After St. Joseph's closed the books last March on an 11-win season that saw injuries run through the team like a virus, coach Phil Martelli took a deep breath and said, "Older and experienced is not better. Better is better."
His players obviously heard him. The Hawks trekked to Hagan Arena throughout the summer and tirelessly worked on their games, so that as Martelli went through preseason practice, he declared that his team had improved "across the board, and that's 1 through 13."
"I don't think too many guys left this summer to even go home," team captain Lamarr "Fresh" Kimble said. "Everybody put their heart and their effort into this summer, knowing that last year we went off the way we really didn't want to go off. So this year, coming in with a new identity, everybody is back making a different run this year.
"The older guys didn't have to influence or push the younger guys to work on their games to get better. Everybody wanted to get better on their own."
Kimble, a junior guard, was one of the injured last year, suffering a broken bone in his left foot in February and missing the last seven games. He had taken over at the point for Shavar Newkirk, who tore the anterior cruciate ligament in his left knee in December and was sidelined for the season after having played only 12 games and having scored 20 or more points in eight of them.
Forward Pierfrancesco Oliva never played last season after undergoing knee surgery. Forward James Demery, who finished as the Hawks' No. 3 scorer, sat out 10 games with a stress fracture in his left foot.
So the bottom line for St. Joseph's read 11-20. The Hawks struggled on offense, finishing 12th or worse in the 14-team Atlantic 10 in scoring and the three shooting categories — field-goal, three-point and free-throw percentages. Kimble thinks that will change for the better for two reasons.
"One, because everybody worked on their games in the summer to get better," he said. "Everybody's jump shot has gotten better, everybody's stronger, more fit. Two, our chemistry after taking a year of losing and coming back this year, is definitely way different. We know where everybody's strengths and weaknesses are on the court.
The injured players have returned to the practice court, and that includes Newkirk, a 6-foot senior who averaged 20.3 points in a little more than one-third of the season. He was cleared to return to practice on a limited basis and participated in his first five-on-five workout last Tuesday.
"It put a smile on my face, the first day I got to get out there," Newkirk said. "My coordination was a little off, but I'm going to get to it. But it felt good. I just can't wait to practice with them again and again and again."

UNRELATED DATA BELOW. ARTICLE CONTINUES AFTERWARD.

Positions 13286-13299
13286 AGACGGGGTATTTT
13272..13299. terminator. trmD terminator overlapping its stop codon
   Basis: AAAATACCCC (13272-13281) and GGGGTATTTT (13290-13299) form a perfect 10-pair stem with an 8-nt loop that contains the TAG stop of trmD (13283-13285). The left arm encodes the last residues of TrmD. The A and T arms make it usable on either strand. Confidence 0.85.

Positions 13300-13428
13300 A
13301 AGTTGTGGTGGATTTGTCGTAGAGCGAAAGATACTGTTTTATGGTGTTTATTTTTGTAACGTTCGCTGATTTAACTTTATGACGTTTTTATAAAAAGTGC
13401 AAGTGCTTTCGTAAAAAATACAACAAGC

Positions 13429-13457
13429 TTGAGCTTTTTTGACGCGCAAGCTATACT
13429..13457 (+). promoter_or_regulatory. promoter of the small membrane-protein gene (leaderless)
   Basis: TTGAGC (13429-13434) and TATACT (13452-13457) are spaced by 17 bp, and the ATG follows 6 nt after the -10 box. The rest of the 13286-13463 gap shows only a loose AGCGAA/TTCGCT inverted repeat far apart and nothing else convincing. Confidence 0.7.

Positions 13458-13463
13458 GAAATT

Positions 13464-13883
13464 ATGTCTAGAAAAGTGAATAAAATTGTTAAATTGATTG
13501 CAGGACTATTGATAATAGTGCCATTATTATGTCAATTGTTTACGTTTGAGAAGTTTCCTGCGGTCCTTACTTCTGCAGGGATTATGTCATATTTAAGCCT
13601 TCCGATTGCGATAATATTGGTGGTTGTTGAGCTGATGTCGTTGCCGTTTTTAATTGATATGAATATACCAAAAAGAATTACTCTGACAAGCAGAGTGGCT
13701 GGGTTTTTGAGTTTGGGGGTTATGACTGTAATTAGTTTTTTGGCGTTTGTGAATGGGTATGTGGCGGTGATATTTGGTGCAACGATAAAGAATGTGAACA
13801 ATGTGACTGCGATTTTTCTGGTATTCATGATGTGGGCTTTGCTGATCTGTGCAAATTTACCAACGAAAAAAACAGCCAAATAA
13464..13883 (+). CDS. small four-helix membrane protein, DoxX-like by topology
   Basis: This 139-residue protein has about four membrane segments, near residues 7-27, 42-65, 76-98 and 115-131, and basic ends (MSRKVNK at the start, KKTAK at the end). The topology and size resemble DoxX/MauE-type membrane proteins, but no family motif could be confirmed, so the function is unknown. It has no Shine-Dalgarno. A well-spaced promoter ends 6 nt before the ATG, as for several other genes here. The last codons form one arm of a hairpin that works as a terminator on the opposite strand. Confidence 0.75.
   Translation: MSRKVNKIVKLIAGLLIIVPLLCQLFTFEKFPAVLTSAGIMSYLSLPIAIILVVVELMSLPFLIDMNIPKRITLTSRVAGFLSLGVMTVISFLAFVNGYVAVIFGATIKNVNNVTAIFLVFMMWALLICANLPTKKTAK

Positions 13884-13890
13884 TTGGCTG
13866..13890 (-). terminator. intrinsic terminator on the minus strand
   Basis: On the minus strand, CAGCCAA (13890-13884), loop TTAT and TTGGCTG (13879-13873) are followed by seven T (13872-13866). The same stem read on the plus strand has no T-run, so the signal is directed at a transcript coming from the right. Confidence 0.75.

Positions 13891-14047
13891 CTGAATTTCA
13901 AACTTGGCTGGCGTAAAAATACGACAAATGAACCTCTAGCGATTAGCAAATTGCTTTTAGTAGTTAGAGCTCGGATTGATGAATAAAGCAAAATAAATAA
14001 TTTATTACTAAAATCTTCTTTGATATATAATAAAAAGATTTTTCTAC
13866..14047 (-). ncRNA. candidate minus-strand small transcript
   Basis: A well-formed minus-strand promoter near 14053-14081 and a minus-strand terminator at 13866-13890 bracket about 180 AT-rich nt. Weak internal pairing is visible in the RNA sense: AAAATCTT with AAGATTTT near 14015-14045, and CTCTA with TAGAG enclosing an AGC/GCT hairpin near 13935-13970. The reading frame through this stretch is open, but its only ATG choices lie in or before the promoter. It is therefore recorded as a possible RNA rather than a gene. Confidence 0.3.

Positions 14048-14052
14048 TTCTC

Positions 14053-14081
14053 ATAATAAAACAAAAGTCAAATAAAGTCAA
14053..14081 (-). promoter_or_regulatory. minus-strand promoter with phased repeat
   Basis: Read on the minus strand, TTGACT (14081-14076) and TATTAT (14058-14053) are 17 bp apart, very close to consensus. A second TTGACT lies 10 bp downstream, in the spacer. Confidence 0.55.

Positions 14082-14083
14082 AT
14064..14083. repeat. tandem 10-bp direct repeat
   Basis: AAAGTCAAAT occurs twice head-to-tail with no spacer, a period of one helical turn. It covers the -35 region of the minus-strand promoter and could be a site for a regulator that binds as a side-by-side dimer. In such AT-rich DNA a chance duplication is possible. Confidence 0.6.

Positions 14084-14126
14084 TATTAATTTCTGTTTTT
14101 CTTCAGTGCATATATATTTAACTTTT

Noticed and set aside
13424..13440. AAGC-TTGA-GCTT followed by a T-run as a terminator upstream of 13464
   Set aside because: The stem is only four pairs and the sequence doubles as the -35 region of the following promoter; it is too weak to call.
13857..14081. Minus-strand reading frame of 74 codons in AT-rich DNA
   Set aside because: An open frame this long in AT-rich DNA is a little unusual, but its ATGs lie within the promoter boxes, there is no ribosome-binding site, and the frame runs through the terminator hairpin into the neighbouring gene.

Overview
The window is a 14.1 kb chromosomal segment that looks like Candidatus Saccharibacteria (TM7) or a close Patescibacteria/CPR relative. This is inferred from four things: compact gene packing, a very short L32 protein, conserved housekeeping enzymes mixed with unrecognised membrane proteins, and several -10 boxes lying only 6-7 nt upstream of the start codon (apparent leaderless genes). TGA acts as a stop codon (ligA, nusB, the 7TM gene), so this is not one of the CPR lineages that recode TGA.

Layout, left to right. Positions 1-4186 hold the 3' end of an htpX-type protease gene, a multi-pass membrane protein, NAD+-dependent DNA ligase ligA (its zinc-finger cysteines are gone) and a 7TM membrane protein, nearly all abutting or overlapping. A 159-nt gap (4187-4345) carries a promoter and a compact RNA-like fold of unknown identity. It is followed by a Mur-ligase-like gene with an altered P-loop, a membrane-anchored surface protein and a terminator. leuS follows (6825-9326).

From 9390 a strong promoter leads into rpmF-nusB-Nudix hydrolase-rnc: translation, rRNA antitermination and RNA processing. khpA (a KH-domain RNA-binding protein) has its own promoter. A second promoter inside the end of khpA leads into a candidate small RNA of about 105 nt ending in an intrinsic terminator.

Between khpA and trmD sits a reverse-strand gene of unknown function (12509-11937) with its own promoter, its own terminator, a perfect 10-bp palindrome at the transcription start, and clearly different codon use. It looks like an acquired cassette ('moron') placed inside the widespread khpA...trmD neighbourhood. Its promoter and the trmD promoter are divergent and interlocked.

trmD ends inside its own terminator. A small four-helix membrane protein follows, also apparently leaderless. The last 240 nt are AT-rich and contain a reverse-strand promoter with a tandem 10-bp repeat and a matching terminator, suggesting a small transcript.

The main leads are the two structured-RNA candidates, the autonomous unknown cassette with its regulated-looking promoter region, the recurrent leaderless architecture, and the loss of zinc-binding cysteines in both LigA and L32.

Martelli doesn't know whether Newkirk will return to the form he showed last year but he was part-happy, part-relieved following his first day of practice.
"One of the beautiful things Tuesday was, he fell down," the coach said. "He hit the floor and everybody in the gym sucked the air in. Then he got up and everybody breathed, and I said, 'Great, we're on, now I can bark at you about not going to the right position or the right angle or whatever it would be.' "
Of the 10 players who averaged more than 10 minutes last season, eight are back, including double-figure scorers Newkirk, Kimble (15.5), Demery (14.5) and sophomore forward Charlie Brown (12.5), who fractured a bone in his left wrist in the preseason and underwent surgery on Oct. 24. Brown's status for the opener is uncertain.
Adding to the mix is Oliva, a 6-foot-8 redshirt sophomore who, according to Martelli, has a high basketball IQ, is a terrific passer, and "will give me feedback," and freshmen Taylor Funk and Anthony Longpré, who are talented shooters and will see their share of playing time.
If there are areas that Martelli wants his team to improve upon before the start of the season, it's free-throw shooting and cutting down on turnovers. He said he wants his team to have a "gang mentality" under the boards and have its taller wings — Demery, Brown and Nick Robinson — in on the action.
While all the Hawks have gotten better, they all can't start or play major minutes. Martelli will meet with each of his players a few days before the season to inform them about their roles. He knows "it's inevitable that feelings will get hurt."